Spiced Winter Vegetable Cous Cous

I mentioned a little while back about cooking a birthday dinner for my friend Jenny, when I shared the dessert recipe ‘Chocolate Heartache Cake‘. Well here is part of the mains, we had grilled meat (steak or chicken) with this spiced winter vegetable cous cous, an Ottolenghi recipe (bound to be delicious) shared by one of my favourite blogs, Orangette. It was so good that I also made it as a side dish to accompany the rhubarb and ginger roast belly pork that I cooked for mother’s day; which I promise to share soon, it would be criminal not to (it was to die for). Don’t be put off by all the ingredients and stages in this recipe, once you’ve cooked it once, you’ll have it down. It isn’t complicated at all, there is just a few spices involved; it is worth it though, trust me.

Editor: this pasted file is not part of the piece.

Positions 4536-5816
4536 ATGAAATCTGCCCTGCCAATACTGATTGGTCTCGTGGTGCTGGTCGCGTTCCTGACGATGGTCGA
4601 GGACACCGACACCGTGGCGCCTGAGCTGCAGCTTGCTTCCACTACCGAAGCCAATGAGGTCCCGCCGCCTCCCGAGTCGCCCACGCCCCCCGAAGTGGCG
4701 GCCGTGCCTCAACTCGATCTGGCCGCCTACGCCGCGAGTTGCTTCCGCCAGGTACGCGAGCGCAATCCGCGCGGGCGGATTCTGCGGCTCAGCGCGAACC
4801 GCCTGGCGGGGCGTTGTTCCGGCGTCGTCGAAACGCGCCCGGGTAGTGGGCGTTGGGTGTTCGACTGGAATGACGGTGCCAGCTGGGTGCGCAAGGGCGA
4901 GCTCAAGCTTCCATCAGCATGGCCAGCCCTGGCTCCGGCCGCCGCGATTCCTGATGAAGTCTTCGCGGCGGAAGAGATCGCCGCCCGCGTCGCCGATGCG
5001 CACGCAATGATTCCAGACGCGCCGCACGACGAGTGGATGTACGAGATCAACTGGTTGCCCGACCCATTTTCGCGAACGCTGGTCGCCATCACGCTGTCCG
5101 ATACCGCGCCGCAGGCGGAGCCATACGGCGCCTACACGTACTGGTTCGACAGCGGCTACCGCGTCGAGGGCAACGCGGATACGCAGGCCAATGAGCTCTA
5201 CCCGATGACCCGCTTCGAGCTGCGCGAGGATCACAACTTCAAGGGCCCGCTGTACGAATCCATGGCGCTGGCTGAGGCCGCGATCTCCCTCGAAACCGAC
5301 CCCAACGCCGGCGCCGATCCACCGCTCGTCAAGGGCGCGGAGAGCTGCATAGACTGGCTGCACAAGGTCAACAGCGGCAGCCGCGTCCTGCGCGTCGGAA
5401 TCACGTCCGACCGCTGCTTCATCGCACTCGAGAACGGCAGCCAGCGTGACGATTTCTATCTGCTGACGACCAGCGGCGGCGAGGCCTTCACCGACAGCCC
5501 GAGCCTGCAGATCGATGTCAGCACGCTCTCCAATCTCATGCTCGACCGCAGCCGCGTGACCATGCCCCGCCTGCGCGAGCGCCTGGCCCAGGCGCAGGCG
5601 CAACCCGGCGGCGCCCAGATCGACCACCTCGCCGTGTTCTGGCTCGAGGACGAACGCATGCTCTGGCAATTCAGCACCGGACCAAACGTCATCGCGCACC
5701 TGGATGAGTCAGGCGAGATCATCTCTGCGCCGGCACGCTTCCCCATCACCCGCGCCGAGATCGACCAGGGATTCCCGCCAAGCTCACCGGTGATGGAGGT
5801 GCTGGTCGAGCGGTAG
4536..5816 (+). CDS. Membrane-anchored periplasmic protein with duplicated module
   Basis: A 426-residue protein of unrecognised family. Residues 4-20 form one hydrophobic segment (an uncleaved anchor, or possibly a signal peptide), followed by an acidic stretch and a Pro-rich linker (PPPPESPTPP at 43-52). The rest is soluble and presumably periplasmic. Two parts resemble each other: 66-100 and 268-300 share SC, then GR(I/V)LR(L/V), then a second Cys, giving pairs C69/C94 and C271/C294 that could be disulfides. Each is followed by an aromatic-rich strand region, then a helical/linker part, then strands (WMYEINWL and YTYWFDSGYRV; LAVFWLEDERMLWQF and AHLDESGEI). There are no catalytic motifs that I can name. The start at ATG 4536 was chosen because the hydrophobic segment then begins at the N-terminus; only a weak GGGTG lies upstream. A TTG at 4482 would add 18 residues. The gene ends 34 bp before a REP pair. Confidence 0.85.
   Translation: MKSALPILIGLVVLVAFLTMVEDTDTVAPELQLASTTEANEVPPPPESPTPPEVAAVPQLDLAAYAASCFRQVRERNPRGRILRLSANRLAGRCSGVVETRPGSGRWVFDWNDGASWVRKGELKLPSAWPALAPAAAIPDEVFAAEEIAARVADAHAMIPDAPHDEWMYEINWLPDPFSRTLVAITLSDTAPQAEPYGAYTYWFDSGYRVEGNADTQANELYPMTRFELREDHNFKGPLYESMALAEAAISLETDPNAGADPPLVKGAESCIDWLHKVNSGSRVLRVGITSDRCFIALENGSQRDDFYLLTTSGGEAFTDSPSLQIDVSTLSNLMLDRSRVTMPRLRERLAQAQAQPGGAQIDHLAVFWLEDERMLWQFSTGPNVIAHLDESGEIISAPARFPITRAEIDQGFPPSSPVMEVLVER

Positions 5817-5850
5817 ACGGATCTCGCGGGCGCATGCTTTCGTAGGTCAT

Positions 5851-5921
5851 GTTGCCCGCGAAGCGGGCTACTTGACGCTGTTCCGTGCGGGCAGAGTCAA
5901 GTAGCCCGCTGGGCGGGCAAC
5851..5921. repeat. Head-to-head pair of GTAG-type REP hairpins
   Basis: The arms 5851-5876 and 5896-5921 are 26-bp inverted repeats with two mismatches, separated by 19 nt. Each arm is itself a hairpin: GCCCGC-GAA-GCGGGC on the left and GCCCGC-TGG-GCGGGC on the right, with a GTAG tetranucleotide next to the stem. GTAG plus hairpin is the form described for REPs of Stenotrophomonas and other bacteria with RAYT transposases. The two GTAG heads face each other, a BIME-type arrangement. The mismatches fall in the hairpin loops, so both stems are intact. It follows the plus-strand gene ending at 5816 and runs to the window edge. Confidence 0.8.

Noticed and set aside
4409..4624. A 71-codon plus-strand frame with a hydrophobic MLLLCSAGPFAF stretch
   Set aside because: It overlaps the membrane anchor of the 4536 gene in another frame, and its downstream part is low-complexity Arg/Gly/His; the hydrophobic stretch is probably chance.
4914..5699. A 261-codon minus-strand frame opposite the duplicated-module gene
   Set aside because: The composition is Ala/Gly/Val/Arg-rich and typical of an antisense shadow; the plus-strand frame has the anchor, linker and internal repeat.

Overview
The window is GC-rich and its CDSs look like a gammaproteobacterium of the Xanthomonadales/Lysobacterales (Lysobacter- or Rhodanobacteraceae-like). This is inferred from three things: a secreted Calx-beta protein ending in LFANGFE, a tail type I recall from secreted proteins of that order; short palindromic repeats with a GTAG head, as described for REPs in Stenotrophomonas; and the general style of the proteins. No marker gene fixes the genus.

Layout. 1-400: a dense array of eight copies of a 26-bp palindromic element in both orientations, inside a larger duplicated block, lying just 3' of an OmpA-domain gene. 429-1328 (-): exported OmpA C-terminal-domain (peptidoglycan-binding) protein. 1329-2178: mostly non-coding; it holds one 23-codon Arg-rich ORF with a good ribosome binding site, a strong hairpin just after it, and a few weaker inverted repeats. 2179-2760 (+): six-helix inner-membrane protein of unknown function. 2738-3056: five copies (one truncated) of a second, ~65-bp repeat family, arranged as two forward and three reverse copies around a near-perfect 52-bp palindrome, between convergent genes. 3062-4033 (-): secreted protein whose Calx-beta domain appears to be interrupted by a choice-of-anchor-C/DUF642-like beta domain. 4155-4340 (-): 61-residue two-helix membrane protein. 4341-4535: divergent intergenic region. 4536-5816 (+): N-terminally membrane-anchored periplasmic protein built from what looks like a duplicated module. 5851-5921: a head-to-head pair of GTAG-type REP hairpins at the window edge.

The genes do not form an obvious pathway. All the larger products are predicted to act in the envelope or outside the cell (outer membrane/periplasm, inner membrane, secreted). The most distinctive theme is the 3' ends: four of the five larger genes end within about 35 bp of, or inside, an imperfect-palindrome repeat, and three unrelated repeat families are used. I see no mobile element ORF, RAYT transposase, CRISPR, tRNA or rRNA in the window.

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Punjab Curry with Yellow Sticky Rice

This summer, James and I went of a cookery course in London. It was a Christmas gift from my family, what a great idea! The location was stunning, St Katherine’s Dock, and the lesson courtesy of The Smart School of Cookery, run by ex Master Chef contestant Ann Hood. We had a great afternoon; we learnt a great way to finely chop onions and that you can keep ginger, lemon grass, chillies and fruit in the freezer to grate or zest from frozen. Other tips we learnt were to use rape seed oil to fry, as it burns at a much higher temperature than olive oil (a whole 60°C higher!) and that when buying oils, always go for cold pressed and good quality. We cooked three curries; Padang, Vietnamese and Punjab. They were all so tasty but my favourite was the Punjab, probably because it has nectarines in it.

Punjab curry and yellow sticky rice

One thing I found really interesting was that  all the curries used the same base, to which curry specific additions were added later. You can make large quantities of the base and freeze it in ice cube trays, to add a cube or two to a curry from frozen. A great time saving tip.

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